“If we do our job right, we’re going to have nine very good people doing this,” he said. “At this point, we don’t know what direction they’re going to go in … I’d let them have their head in this.”
Frustrated by suggestions that the commission needs more time to come to a conclusion on its myriad charges, Councilor Wes Bellamy alluded to perceptions that the city has a reputation for hesitating on tough decisions.
“Those things have happened for far too long,” Bellamy said. “Let’s just allow the commission to come back to us with whatever they find — whatever their recommendation is — and then we go forward from there.”
“They will have a ton of different resources. Staff and experts will be there. They’ll have a budget and six months,” he said.
Responding to a quip from Fenwick, Bellamy said the commission has flexibility within the adopted resolution and its timeline.
Galvin said her reservations stemmed from a message to the council. She said that among the hundreds of emails the city has received about the commission, a respected community member with experience in public fundraising and serving on community commissions said six months is not enough time.
Signer also alluded to the messages, saying the publically unidentified person estimated the commission might have to meet at least 18 times during the six months.
“We’re commissioning a group of people to do something extremely difficult,” Galvin said. “I want to make sure we’re not, in our zeal to get this done by a certain date, hampering the effectiveness of this group to give us the real answer this community needs.”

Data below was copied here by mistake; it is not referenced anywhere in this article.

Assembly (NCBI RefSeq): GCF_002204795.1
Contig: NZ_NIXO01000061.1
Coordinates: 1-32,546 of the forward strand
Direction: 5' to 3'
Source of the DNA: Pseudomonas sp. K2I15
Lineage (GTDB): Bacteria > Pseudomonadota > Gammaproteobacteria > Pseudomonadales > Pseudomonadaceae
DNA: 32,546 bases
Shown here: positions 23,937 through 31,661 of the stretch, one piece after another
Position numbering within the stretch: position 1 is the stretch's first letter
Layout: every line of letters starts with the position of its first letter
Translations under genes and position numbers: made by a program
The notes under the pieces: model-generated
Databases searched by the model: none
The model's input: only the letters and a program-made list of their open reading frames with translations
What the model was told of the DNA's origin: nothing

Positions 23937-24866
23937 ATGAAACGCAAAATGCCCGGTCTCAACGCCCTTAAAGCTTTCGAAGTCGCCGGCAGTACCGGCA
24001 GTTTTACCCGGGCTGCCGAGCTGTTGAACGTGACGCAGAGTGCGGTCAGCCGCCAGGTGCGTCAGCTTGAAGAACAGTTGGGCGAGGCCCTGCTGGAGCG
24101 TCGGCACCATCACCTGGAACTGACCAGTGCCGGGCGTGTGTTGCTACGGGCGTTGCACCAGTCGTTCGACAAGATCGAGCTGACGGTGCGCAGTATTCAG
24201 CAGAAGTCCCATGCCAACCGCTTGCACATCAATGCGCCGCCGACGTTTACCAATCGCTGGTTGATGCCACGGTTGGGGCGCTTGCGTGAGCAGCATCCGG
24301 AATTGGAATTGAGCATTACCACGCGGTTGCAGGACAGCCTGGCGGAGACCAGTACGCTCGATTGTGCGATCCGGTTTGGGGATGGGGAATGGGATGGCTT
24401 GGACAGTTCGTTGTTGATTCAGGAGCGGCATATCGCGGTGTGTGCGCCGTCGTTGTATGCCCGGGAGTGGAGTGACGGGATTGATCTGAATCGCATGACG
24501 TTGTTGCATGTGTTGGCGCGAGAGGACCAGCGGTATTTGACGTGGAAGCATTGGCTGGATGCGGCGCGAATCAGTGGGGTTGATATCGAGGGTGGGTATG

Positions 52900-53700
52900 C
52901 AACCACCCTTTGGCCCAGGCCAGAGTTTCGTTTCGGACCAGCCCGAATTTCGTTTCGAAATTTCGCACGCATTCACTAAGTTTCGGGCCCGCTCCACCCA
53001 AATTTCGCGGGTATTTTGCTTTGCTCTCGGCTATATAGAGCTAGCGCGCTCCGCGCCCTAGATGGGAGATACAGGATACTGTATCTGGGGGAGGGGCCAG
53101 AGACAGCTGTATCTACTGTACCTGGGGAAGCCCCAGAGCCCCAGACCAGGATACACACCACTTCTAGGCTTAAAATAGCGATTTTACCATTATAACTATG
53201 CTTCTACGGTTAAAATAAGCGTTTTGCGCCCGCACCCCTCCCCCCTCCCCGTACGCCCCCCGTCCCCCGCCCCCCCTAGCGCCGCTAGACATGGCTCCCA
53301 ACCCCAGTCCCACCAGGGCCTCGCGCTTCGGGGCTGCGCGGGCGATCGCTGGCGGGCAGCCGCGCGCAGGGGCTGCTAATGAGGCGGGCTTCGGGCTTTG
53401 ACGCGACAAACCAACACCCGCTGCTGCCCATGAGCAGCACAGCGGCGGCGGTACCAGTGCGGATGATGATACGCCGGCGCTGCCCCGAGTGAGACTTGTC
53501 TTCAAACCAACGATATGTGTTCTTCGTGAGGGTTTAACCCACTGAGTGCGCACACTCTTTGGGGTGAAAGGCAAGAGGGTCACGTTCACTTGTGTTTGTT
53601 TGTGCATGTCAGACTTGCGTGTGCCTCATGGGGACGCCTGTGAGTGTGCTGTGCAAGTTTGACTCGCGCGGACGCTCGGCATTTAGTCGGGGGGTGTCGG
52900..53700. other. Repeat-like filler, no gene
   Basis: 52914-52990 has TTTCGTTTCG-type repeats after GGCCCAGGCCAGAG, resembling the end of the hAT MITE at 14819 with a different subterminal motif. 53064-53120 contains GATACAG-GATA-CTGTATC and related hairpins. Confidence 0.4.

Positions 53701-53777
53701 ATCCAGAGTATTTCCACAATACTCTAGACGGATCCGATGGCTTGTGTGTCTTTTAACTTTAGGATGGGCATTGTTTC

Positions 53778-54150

“I just wanted to make sure we had this one last conversation and make sure we’re all confident that this is all feasible,” she said.
Szakos attempted to allay those concerns.
“I’m assuming staff will give the commission what we talked about tonight, as far as our intent [on flexibility] goes,” Szakos said.
Bellamy brushed off the suggestion that more time might be needed. He said allowing one concern to potentially change the proposed resolution right before a deciding vote sets a “dangerous precedent.”
Applications to participate in the commission are now available online. Six people will serve at-large along with one representative each from the city’s PLACE Design task force, Human Rights Commission and Historic Resources Committee.
The council is seeking anyone with a “strong affiliation” with the Charlottesville or Albemarle area who is open-minded, respected in their area of expertise and collegial.
The commission will have a budget of $10,000. The money will come from the council’s discretionary fund. All expenditures must be approved by the city manager and reported to the council regularly.
Applications can be found at Charlottesville.org/boards. The deadline to apply is May 27.
The council expects to consider appointments in a closed session June 6.
According to Clerk of Council Paige Rice, the council likely will announce those appointments during its regular meeting the same evening.